Street food life

“What’s a churro?” I ask while  visiting the C4 street food truck at Tauranga’s Village Night Market.  “Is it like a sausage?”

The couple inside the small food caravan with the black and white striped awning grin at me.

Gently, they push a hot churro towards me.

Oh, glorious heavenly sweet deliciousness!

It was like the best of the best hot crumpets, camp dampers, griddle scones, doughnuts and choux pastry all covered in sugar.

I think I lost my vision for a moment.

“We’re called C4,” says Dion Stewart, while his wife Paige smiles at my dazed expression. “It stands for coffee, chicken, chips and churros.”

A churro is like the panda bear of food.

You wonder what it is for, and then realise its whole purpose is to bring delight. I needed to know how and why the Stewarts had broken into my existence.

“Last Waitangi Day I broke my knee while we were tramping,” says Paige, “and then Covid happened. It pushed us out of what we were doing in our daily lives and forced us to think about what we wanted to do.”

Paige and Dion had been tramping in the Pinnacles, out the back of Thames.

The Auckland Westpac Rescue Helicopter was sent in to airlift her out.

“New Zealand services are amazing,”  says Paige.

“And then Covid kicked in,” says Dion.

“Paige got laid off, so we thought: ‘why not  do this?’”  

Paige had been working as a barista at Alimento Café on Tauranga’s First Avenue.

“I loved that,” says Paige. “Alimento is a fantastic café but it’s so big and getting around is too much for me.”

“She can only stand by herself for about an hour,” explains Dion.

Dion had also worked at Alimento for a little while in the kitchen, as well as being front of house manager and organising shows at Baycourt Theatre.

They had always wanted to run a food truck enterprise and it seemed unfortunate events had presented them with an opportunity.

“We thought we may as well do it all for ourselves, as we’ve done it long enough for everyone else,” says Dion.

“The stars aligned I guess,” admits Paige.

Paige has had three surgeries over the last year to fix her knee. “It wasn’t just a broken knee, it was quite extensive,” says Dion. The pair have been together 12 years and married for two.

“For our honeymoon, just before Covid, we managed to get over to Europe and stayed with Paige’s best friend’s parents in Spain. Hence the Spanish dish. Churros is our little piece from overseas.”

Dion had been involved with the markets before starting their own enterprise and they have friends who are also involved.

“We’ve helped them out with their markets. “Once Paige lost her job, we thought: ‘let’s do this’.”

They’ve been running their C4 food truck business since November, with a customised trailer all the way from Christchurch.

“It’s called ‘The Money Maker’. It was shipped up here and we installed the coffee machines, deep fryers and a rangehood.”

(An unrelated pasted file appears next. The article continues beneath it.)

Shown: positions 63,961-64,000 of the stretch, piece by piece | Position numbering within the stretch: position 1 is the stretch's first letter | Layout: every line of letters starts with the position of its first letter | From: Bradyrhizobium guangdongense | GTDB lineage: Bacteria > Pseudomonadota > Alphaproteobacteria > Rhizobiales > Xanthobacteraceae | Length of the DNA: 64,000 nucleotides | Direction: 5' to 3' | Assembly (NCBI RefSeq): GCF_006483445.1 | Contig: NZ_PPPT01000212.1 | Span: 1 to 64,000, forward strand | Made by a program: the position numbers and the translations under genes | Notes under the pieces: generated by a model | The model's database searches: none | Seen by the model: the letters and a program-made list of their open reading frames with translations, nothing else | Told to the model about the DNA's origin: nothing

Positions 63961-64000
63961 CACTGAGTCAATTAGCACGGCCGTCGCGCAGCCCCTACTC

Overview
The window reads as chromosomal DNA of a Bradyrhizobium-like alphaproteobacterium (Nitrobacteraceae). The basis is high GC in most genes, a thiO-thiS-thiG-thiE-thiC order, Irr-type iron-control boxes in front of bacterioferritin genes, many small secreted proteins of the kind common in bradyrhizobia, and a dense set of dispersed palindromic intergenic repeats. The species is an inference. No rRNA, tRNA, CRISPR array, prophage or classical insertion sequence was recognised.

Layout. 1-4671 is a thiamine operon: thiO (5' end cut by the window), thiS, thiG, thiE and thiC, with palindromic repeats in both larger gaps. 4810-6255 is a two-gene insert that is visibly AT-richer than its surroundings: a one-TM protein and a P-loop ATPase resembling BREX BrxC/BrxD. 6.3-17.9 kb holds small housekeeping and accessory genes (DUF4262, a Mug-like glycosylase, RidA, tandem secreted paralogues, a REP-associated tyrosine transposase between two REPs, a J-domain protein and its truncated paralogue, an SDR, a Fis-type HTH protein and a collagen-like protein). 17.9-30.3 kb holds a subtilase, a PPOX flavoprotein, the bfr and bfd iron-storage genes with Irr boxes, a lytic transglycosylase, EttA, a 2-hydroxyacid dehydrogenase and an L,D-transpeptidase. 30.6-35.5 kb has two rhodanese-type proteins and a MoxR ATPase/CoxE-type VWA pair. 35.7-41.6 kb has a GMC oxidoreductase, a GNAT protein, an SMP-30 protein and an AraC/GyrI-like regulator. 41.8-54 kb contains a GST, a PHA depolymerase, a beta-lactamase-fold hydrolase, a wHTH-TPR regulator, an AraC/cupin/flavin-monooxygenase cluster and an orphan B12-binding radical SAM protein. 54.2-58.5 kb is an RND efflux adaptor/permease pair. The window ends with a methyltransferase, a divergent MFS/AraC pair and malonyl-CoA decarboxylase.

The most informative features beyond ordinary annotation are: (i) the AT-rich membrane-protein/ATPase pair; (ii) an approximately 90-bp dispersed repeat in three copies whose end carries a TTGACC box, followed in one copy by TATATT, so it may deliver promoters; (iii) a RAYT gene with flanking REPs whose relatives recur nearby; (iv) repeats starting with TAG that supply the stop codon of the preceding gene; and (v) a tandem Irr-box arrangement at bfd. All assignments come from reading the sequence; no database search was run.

Fergusson Park is their usual daily spot during the week, pumping out the coffees. I told them I had wandered over because I’d spotted their chilli plant in a pot under an awning that made me think of France. The true warmth though was the two of them,and their care of each other.

“I help Paige, but still work at Baycourt,” says Dion. “Our shows are just starting up. With Covid it’s still part-time and I do a lot of admin there during the week. Paige can’t stand for too long. Until she’s completely back on her feet, I’m helping run this and doing the shows until they pick up.

“Our main mission at the moment is for Paige to recover from her surgeries. We’re keeping busy.”

On Thursday nights they head to Papamoa’s Dinner in the Domain; Sunday night they are in Matua at Dinner in the Park; and every Friday night they serve up deliciousness at the Tauranga Village Night Market at the Historic Village.

The Friday Village Night Market had its first season last summer, but was cut short because of Covid and the lockdown. This season it started on October 23, but was interrupted by festivals at the Historic Village, beginning again in the second week of November. Like any outdoor market it is weather dependent and sometimes has been called off around 2pm only for the sun to come back in the late afternoon.  

Rachel Small, who organises the Tauranga Village Night Market, also runs the Sunday Village market along the village street.

“Now that school is back, the Friday nights at the village are picking up again,” says Rachel, who hires the village green, books the live music and liaises with stall holders and food truckers.

It was while I had been sitting with a stallholder enjoying the music that I’d noticed Paige and Dion’s trailer and sign.

“Our C4 logo is also an explosive,” says Dion.

“We have our own chicken recipe so there’s a bit of spice in there.”

I decide next week to return and have dinner.

And a churro. Can anything beat a churro?

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